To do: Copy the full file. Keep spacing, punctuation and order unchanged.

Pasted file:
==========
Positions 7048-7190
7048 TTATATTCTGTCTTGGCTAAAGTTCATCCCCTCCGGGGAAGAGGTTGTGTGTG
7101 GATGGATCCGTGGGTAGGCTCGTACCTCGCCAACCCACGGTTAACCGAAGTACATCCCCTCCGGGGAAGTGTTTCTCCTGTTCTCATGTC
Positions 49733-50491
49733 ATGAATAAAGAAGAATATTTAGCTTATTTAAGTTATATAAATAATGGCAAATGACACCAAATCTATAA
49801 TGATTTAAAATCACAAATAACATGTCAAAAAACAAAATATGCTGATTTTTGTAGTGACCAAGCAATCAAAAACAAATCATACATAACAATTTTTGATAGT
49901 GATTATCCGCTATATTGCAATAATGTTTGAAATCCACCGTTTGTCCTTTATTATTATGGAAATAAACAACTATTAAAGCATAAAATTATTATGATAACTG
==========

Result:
Positions 7048-7190
7048 TTATATTCTGTCTTGGCTAAAGTTCATCCCCTCCGGGGAAGAGGTTGTGTGTG
7101 GATGGATCCGTGGGTAGGCTCGTACCTCGCCAACCCACGGTTAACCGAAGTACATCCCCTCCGGGGAAGTGTTTCTCCTGTTCTCATGTC
Positions 49733-50491
49733 ATGAATAAAGAAGAATATTTAGCTTATTTAAGTTATATAAATAATGGCAAATGACACCAAATCTATAA
49801 TGATTTAAAATCACAAATAACATGTCAAAAAACAAAATATGCTGATTTTTGTAGTGACCAAGCAATCAAAAACAAATCATACATAACAATTTTTGATAGT
49901 GATTATCCGCTATATTGCAATAATGTTTGAAATCCACCGTTTGTCCTTTATTATTATGGAAATAAACAACTATTAAAGCATAAAATTATTATGATAACTG